The last words that a Fukushima dairy farmer said to his wife in the Philippines over the phone on the morning of June 10, 2011, was to make sure that she and their children ate well, stayed healthy and didn’t return to Japan.
Later that day, he hanged himself at his farm in Soma. His Filipino wife, Vanessa Abordo Kanno, and their two sons had fled to the Philippines after the nuclear meltdowns at the Fukushima No. 1 power plant. Shigekiyo Kanno had remained to look after the farm.
More than a year and a half after her husband’s suicide, Kanno, 34, is ready to stand up against Tokyo Electric Power Co. and is preparing to sue it for ¥110 million in damages over his death.
During a news conference Wednesday in Tokyo, Kanno broke down in tears as she explained that she harbored no anger toward Tepco because she feels the nuclear crisis was an “accident,” adding she just wants the utility to financially assist her children.
“The future of my kids has been lost because of that nuclear power plant . . . I am not doing this for myself. All of my energy, I will give for the sake of my two kids,” Kanno said.
Kanno and her husband had lived on his farm in Soma, where they owned about 40 cows. But 10 days after three of the No. 1 plant’s reactors suffered core meltdowns after the March 11, 2011 disasters, the government ordered a monthlong suspension of milk shipments amid domestic and international alarms about radioactive contamination.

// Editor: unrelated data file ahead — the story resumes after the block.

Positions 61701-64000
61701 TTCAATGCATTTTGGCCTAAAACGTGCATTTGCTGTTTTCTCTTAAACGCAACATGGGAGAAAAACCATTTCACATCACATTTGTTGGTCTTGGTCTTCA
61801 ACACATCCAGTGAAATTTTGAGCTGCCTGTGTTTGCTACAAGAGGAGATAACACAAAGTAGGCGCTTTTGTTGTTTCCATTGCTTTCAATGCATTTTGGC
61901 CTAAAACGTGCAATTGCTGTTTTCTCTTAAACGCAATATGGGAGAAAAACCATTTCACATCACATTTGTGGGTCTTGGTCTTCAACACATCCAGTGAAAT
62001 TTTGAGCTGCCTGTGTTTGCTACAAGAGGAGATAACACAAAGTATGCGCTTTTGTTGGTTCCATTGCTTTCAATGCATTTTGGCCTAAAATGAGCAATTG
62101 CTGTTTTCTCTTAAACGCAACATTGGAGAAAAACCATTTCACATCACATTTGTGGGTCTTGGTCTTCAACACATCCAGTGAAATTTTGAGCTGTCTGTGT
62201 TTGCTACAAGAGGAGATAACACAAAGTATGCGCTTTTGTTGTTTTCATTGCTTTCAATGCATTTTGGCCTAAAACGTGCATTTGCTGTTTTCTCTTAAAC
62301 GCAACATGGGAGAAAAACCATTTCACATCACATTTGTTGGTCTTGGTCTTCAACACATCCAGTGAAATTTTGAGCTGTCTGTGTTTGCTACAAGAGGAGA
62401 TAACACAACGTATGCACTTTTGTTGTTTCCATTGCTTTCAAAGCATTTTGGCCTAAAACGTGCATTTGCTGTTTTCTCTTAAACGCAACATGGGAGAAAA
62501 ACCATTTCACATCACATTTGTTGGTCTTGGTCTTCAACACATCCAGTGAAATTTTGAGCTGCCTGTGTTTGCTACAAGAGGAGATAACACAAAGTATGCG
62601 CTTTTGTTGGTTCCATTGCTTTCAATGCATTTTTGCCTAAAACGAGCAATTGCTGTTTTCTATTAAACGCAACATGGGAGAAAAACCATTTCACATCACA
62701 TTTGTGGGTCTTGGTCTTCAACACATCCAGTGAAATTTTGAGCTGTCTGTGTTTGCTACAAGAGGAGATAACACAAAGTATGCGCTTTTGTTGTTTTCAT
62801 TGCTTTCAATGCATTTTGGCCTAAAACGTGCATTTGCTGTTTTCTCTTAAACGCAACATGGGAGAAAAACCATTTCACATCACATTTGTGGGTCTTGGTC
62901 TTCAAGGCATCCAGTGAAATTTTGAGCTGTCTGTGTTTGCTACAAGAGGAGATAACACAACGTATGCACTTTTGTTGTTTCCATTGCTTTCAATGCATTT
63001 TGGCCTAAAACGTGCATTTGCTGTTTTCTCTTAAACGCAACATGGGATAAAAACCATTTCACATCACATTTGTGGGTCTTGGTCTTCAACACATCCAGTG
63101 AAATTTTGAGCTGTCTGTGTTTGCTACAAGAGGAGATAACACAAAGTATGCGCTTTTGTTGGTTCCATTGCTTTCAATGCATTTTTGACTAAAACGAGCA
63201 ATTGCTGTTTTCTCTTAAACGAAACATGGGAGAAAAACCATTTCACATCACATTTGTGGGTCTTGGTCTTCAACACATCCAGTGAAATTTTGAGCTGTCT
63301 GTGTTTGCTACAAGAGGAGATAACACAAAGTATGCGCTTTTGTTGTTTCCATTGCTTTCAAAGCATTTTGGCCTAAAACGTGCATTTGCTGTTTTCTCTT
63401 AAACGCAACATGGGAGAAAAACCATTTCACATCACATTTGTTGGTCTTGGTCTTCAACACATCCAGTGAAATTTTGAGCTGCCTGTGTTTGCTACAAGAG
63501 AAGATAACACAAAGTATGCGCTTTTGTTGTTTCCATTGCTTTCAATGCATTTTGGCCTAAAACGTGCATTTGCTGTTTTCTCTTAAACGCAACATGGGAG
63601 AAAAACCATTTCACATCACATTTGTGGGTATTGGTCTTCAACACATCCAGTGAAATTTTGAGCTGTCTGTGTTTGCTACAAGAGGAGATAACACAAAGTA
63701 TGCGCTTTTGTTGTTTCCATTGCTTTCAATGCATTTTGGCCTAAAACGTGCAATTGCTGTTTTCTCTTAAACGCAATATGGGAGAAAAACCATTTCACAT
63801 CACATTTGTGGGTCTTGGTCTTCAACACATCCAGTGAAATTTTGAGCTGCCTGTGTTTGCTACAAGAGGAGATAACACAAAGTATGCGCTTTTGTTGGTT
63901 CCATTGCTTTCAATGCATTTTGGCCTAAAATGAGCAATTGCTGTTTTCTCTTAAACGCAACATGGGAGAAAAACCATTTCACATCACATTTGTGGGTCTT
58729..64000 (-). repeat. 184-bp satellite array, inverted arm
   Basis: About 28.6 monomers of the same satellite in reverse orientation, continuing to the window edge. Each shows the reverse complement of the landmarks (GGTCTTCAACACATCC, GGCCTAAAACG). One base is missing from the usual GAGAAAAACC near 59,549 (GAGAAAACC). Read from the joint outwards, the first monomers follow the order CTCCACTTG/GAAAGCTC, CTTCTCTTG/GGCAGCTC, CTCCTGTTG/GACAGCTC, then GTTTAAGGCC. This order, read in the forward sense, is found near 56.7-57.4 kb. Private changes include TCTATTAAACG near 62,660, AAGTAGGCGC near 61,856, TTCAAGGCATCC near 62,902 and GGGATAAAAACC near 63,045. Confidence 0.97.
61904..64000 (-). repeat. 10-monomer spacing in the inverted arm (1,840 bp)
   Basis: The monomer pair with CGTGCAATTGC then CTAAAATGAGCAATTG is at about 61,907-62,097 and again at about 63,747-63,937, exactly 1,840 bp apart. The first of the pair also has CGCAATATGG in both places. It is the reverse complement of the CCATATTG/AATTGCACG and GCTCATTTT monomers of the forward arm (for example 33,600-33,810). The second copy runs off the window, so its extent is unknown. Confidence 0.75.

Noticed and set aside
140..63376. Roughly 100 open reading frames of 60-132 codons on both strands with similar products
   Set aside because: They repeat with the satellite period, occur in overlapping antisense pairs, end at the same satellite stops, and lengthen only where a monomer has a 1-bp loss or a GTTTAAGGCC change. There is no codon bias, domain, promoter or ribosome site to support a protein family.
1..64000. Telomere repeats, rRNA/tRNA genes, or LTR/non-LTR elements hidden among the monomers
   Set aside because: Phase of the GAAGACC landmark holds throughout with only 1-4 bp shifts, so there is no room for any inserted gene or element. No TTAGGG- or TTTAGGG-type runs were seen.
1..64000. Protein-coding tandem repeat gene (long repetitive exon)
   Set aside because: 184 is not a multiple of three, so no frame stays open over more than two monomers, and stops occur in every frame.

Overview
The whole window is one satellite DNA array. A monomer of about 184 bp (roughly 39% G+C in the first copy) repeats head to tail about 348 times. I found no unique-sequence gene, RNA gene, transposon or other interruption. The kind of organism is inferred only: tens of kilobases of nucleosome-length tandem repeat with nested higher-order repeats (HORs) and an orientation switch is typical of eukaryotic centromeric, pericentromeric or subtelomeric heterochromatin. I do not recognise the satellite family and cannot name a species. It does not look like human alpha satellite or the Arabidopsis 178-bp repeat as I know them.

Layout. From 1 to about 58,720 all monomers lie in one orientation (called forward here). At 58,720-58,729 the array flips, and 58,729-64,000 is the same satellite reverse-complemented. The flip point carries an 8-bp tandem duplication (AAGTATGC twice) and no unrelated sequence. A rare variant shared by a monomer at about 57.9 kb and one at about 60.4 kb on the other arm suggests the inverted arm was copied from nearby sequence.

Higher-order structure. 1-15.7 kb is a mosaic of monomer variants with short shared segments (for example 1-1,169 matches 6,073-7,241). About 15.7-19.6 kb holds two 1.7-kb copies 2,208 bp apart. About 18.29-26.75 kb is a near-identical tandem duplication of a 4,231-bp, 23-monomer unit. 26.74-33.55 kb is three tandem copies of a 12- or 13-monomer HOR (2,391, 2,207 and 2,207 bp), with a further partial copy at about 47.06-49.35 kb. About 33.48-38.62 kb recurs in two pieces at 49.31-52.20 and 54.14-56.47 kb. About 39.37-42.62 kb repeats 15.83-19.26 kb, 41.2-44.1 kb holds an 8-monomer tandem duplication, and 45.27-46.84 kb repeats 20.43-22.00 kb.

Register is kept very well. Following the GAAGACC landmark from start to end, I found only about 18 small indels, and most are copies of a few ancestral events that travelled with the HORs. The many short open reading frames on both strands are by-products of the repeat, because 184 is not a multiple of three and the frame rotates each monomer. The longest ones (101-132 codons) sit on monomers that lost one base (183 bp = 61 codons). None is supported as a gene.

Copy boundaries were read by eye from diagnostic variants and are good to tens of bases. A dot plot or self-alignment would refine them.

At the recommendation of the Philippine government, Kanno evacuated to her home country with her two sons for a spell from that April, as high levels of radiation had been detected around their district in Fukushima.
Shigekiyo Kanno visited them for about a week at the end of April and hinted he was going to give up dairy farming and look for a new job.
But money was a source of worry because he had just borrowed ¥5 million to build a new compost shed.
Instead of finding a new occupation, he ended up taking his own life, hanging himself in the newly built shed. On the wall, he wrote a final message to his family in chalk, apologizing and repeatedly lamenting the existence of nuclear power: “If only there were no nuclear reactors . . . I have lost the will to work . . . I am sorry for being a father who was unable to do anything for you.”
According to Kanno’s lawyer, Yukuo Yasuda, she and her children were not deemed eligible to receive compensation from Tepco because they did not live in the government-designated evacuation zone around the Fukushima No. 1 plant. But Yasuda explained that the suicide had clearly resulted from the nuclear catastrophe, and that Tepco should therefore be held responsible.